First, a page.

Personalisation is a growing trend in the retail market, and one which has not yet been fully exploited.
Findings from Ebeltoft Group, identify that over half of consumers and two thirds of millennials are interested in personalised products. Another survey found that half of consumers believe customised products make great gifts. The rise of gifting culture, innovation in gifting options, technological advancements and expanding online distribution channels, have all facilitated the growth in personalised gifts.
Online has arguably been the largest facilitator of personalisation. Several online businesses including Notonthehighstreet, Prezzybox, GettingPersonal, FunkyPigeon, Moonpig and Boomf are offering a diverse range of customisable products including greeting cards, food and drink, homewares, jewellery, books, prints and flowers.
Online ranges are significantly larger than those found in store and consumers are able to both browse and trial a multitude of options. Given the personal nature of customised gifts, products are often non-refundable as the resale options are limited, so there is huge benefit for consumers in being able to preview their gifts before making a purchase.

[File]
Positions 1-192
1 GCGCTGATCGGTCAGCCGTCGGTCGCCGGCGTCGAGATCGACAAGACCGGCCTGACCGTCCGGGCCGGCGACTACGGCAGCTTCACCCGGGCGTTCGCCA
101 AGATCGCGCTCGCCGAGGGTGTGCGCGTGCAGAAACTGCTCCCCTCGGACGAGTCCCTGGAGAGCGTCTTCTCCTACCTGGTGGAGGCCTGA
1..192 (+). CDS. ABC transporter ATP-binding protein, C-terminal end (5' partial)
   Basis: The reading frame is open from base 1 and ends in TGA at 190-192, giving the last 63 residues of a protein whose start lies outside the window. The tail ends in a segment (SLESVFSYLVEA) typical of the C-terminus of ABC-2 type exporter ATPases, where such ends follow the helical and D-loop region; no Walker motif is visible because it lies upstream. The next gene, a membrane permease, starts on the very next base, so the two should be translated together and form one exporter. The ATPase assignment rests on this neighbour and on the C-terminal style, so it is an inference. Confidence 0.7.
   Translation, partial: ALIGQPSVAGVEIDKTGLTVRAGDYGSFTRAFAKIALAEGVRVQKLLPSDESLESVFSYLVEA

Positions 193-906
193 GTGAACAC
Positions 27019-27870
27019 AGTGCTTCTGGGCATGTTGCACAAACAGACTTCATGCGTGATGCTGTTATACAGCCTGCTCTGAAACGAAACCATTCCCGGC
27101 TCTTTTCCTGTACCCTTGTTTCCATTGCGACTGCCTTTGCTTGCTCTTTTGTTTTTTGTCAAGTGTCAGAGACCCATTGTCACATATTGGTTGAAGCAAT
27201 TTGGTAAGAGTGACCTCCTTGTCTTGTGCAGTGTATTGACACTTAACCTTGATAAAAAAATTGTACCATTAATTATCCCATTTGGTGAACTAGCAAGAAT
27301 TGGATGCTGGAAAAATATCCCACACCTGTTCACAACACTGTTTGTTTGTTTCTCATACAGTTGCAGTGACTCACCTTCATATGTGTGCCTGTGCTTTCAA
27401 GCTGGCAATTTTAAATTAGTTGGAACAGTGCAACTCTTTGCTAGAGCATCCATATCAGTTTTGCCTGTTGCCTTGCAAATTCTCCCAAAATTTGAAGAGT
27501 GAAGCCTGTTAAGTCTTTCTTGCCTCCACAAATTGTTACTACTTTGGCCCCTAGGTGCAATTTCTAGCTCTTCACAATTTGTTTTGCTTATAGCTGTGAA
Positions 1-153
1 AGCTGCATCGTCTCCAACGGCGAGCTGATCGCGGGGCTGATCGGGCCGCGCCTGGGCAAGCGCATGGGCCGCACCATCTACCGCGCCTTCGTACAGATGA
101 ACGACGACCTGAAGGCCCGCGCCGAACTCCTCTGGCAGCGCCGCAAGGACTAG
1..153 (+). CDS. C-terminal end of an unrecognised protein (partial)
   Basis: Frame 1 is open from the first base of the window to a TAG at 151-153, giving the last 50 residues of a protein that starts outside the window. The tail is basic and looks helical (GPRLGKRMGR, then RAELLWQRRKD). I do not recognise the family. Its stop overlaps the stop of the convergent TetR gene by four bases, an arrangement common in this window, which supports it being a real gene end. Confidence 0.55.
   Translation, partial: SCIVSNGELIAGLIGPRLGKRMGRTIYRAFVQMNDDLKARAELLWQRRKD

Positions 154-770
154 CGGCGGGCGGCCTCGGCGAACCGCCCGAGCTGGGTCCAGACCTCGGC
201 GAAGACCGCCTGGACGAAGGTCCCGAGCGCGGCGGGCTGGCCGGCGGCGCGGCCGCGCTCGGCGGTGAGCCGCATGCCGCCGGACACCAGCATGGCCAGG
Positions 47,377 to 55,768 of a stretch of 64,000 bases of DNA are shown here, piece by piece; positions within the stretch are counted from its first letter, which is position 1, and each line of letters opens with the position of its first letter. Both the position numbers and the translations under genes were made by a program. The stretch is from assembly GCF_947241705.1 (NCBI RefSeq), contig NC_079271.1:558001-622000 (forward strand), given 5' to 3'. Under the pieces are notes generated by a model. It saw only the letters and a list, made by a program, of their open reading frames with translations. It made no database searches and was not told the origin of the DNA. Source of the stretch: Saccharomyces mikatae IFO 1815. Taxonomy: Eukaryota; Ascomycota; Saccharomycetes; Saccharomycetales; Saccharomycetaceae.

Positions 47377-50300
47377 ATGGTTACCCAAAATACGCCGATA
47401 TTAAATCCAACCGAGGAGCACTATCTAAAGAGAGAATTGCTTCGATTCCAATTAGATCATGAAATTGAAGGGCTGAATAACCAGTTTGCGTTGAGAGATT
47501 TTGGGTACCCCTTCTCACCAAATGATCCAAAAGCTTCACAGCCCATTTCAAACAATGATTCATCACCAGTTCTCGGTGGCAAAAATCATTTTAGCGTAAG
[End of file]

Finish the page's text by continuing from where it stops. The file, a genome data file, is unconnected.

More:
While over half of consumers may be interested in personalising products, only half of these have personalised a product in a retail store within the last 12 months. Luxury brands such Aspinal of London have offered complementary embossing and engraving on their products for decades however mass-market brands, across a range of merchandise groups are increasingly now offering this service on gift items: Next, Kikki K (seen above), Oasis and H&M Home are all examples. The problem is that there is huge variation in in-store execution and the options can be limited. Some of the services are poorly advertised, with the personalisation stations hidden out of the way, which means it can feel like a token attempt at offering a more experiential service.
The benefits however are two-fold:
For consumers, personalisation appeals to the desire for authenticity, individuality and engagement (particularly younger generations). Integrating online and offline platforms means consumers can engage in the manufacturing process, increasing the relevance of products to consumers.
Consumers will also form emotional connections to personalised products, compounding the already emotive process of giving and receiving gifts. For businesses, personalisation can therefore strengthen customer and brand relationships. It is also potentially lucrative. It is a relatively low-cost service to provide, yet customers are prepared to pay a premium (up to 20% more) for personalised products.
The challenge for retailers is going to be how to optimise this service. Gift items are well suited to personalisation and offering this service undeniably presents retailers with an opportunity to differentiate their products and provide an experiential offer. However, retailers need to promote the service, provide a streamlined process, preferably bridging online and offline and offer a substantial enough customisable product range, for personalisation to become an integrated and well utilised part of the proposition.